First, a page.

Consider Setting 1 (see Fig. 0(a)). If Alice fingerprints all input flows () whose rates are arbitrary and Bob observes only the set of fingerprinted flows (), then Alice and Bob can invisibly and reliably trace flows in a time interval of length .

Construction: Per above, Alice employs a two-phase scheme: a buffering phase of length and a fingerprinting phase of length (see Fig. 3), where and are given in  (1) and (2). The codebook construction is similar to Scenario 1, but the rate of the fingerprints (codewords) is . To embed a fingerprint in a flow of rate , Alice selects a fingerprint and scales by a factor to generate a modified fingerprint of rate , . Since fingerprints are instantiations of a Poisson process of parameter (i.e., its inter-arrival times are instantiations of an exponential random variable of mean ), the modified fingerprint is an instantiation of a Poisson process of parameters . Next, Alice applies the inter-packet delays given by the modified fingerprint to each flow.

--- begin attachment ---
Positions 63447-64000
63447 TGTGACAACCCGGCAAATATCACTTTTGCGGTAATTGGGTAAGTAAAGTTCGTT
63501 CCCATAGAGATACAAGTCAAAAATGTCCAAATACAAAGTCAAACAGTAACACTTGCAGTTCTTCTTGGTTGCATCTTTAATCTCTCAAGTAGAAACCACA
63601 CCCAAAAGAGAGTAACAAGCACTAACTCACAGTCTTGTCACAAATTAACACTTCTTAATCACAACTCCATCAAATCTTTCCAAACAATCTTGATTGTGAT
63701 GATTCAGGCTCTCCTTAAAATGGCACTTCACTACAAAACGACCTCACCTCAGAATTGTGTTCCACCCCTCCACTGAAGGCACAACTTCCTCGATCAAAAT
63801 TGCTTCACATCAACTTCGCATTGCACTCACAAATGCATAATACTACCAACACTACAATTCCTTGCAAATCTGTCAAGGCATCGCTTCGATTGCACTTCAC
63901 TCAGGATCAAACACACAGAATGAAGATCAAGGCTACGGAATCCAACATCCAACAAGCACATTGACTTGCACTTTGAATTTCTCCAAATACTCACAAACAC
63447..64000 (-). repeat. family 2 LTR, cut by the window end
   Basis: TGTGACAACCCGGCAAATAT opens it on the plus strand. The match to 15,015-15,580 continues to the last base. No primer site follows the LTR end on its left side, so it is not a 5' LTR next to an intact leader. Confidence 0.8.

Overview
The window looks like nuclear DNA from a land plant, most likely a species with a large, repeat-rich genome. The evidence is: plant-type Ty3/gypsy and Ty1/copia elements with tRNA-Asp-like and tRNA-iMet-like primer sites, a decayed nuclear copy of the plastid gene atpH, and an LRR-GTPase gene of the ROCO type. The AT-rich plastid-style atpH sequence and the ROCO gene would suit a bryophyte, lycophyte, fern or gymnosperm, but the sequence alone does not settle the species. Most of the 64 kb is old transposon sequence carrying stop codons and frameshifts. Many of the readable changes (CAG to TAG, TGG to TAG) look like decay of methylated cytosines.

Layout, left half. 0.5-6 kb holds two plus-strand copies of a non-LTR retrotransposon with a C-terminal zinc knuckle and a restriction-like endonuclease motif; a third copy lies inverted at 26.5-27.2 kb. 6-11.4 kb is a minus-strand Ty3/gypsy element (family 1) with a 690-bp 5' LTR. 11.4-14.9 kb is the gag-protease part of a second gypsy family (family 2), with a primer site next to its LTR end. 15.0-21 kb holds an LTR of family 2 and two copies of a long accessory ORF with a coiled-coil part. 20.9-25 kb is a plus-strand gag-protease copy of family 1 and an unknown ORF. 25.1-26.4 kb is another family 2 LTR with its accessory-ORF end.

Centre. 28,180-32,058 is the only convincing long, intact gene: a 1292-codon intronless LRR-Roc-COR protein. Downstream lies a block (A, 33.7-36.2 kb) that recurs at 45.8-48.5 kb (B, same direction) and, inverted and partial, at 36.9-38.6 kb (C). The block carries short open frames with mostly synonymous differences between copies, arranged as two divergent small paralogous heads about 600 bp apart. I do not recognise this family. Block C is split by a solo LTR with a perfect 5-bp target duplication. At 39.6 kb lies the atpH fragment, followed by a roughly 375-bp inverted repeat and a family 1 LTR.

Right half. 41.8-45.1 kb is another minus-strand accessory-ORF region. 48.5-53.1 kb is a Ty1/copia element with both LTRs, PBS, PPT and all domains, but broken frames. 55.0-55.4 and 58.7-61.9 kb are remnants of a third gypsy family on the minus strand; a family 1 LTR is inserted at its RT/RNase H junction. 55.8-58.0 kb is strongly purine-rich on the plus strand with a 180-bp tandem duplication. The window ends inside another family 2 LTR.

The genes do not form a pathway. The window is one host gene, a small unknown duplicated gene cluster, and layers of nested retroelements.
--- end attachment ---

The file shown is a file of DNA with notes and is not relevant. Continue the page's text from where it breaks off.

Recall that Bob knows the rate of each flow. Upon observing , the flow with packet timings and rate , Bob seeks to answer the following question:

Question 1: Given that Alice used the codebook whose fingerprints are of rate , what is the index of the fingerprint that was selected by Alice, scaled to rate , and transmitted through to produce the output packet timings ?

Analysis: (Invisibility) Similar to Scenario 1, we analyze the invisibility of the first and second phases separately. In the first phase, Alice slows down each flow of rate to rate . Using arguments similar to that of Theorem 1, we can show that [28, Theorem 2]: